For award-winning children's and YA author Grimes (Between the Lines, 2018, etc.), writing, faith, and determination were the keys to surviving her tumultuous childhood. In the face of her father's abandonment and the revolving door of her alcoholic mother's psychiatric hospital stays, Grimes becomes savvier and more resilient than any young child should have to be. After being abused by a babysitter when she was 3, Grimes and her beloved older sister, Carol, enter another set of revolving doors: foster care, sometimes loving, sometimes not. At a dark moment when she is 6, Grimes finds escape and comfort in prayer and writing. Despite the instability and danger she endures, Grimes blossoms into a gifted teen with a passion for books, journaling, and poetry. Her personal, political, and artistic awakenings are intertwined, with the drama of her family life unfolding against the backdrop of pivotal moments in Civil Rights-era America. Grimes recounts her story as a memoir in verse, writing with a poet's lyricism through the lens of memory fractured by trauma. Fans of her poetry and prose will appreciate this intimate look at the forces that sha ped her as an artist and as a person determined to find the light in the darkest of circumstances. A raw, heartbreaking, and ultimately uplifting story of trauma, loss, and the healing power of words. (Verse memoir. 12-adult) Copyright Kirkus 2019 Kirkus/BPI Communications. All rights reserved.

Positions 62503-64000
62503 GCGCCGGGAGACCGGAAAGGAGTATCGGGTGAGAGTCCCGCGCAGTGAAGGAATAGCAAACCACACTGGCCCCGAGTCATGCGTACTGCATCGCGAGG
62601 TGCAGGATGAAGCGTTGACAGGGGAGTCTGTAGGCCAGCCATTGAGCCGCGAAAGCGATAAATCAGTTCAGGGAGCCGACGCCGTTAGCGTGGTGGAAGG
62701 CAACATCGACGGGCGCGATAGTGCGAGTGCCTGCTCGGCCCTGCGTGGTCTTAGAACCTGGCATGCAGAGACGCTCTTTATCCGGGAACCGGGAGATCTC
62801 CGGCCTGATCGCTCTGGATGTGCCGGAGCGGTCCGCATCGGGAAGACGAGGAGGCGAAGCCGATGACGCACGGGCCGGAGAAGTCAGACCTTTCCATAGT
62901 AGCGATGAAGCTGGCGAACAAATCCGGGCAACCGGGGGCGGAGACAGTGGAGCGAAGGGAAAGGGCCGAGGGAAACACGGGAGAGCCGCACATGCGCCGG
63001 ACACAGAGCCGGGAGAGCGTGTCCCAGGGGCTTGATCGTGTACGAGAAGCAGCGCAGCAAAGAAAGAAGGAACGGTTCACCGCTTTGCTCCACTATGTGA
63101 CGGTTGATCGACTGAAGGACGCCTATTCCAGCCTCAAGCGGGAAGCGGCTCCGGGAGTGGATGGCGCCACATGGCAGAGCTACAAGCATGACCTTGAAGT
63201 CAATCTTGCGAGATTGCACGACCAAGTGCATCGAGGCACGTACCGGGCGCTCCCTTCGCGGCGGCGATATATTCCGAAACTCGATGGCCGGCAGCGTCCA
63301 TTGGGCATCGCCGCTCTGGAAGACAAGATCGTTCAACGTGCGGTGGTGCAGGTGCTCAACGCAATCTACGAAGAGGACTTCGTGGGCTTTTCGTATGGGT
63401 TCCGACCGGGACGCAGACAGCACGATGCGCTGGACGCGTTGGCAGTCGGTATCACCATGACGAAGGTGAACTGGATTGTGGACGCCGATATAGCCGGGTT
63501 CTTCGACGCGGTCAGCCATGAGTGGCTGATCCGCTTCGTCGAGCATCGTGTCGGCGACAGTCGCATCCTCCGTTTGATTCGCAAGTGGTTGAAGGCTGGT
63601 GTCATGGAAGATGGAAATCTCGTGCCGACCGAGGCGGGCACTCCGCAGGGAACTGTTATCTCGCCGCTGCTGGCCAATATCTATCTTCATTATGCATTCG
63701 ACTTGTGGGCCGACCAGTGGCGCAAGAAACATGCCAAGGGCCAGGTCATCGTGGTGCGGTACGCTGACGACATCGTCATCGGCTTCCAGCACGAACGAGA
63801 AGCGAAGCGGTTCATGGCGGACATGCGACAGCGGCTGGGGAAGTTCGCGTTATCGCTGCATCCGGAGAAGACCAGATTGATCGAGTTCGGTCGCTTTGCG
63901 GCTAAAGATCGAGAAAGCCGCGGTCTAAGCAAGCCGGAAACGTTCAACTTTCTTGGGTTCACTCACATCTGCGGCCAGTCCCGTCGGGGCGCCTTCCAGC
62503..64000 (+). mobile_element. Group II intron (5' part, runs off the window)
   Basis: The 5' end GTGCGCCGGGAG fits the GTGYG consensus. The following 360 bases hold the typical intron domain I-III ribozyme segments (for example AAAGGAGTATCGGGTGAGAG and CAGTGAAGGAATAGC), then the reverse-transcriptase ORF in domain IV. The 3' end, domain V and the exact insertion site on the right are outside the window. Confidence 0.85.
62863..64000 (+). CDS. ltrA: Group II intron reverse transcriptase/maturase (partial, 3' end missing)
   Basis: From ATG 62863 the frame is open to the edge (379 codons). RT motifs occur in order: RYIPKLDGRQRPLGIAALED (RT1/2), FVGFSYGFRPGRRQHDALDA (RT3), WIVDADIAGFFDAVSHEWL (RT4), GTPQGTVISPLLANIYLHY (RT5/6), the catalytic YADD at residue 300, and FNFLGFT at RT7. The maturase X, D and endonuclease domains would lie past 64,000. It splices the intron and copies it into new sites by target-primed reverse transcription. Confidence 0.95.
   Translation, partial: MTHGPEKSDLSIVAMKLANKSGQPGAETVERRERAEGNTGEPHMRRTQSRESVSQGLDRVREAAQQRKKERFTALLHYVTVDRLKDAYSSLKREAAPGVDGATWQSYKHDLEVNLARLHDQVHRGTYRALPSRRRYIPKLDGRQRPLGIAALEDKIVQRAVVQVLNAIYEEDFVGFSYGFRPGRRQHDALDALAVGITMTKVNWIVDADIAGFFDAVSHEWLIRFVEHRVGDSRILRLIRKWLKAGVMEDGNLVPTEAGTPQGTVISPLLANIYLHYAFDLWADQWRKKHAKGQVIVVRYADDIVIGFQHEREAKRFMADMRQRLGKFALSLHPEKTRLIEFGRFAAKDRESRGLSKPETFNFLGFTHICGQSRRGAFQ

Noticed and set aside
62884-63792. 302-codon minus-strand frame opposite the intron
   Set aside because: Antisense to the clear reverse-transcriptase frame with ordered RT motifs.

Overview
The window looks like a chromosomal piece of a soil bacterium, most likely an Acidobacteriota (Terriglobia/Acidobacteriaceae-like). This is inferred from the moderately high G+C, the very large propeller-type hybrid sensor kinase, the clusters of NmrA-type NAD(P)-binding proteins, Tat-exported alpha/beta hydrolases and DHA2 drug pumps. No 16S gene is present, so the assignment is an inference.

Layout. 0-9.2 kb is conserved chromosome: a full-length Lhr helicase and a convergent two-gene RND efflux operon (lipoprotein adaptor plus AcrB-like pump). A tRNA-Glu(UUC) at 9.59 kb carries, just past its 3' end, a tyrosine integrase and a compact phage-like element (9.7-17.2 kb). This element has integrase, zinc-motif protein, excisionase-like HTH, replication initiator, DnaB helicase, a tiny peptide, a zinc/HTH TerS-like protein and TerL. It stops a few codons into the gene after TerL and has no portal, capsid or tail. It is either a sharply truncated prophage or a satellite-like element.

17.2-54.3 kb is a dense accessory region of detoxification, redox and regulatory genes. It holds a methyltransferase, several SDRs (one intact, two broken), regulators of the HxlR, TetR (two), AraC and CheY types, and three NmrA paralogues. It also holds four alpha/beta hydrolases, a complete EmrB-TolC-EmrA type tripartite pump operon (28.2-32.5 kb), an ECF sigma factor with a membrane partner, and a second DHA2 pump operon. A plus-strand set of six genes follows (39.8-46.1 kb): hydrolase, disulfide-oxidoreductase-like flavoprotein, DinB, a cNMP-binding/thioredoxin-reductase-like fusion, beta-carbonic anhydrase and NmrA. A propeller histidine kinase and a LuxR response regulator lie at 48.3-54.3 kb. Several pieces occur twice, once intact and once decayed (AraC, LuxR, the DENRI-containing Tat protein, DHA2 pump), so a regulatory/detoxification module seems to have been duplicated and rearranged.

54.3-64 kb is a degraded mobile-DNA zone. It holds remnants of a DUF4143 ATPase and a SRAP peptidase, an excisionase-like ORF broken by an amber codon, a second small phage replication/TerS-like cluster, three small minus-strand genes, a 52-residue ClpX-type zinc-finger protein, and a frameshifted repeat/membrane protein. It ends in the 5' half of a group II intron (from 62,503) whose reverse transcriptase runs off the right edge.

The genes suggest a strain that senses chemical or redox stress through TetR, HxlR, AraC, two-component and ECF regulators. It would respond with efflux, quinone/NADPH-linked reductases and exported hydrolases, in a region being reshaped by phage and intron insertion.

No one warned me
the world was full of
ordinary hazards
like closets with locks and keys.
I learned this lesson when Mom,
without her cousin to fall back on,
left us daily with
a succession of strangers
while she went to work.
One woman was indisputably
a demon in disguise,
full lips grinning slyly
as Mom waved goodbye
each morning.
“See you after work,”
Mom said that first day.
The second she was out of sight,
Demon’s smile melted like
hot paraffin.
Snatching up Carol and me,
she dragged us, kicking, to
the bedroom closet.
She shoved us in, quick as the witch
in “Hansel and Gretel,”
jamming the key in the lock.
“You tattle to your mom about this,” 
she growled, “I’ll comeback
and beat the black off ya.”
Deadly threat delivered,
she left for the day.

I screamed, my puny fists pounding the door
till Carol caught me by the wrists
and held me still. “Shhhh,” she whispered.
“It’s okay. I’m right here.”
Once my breathing slowed,
Carol left me long enough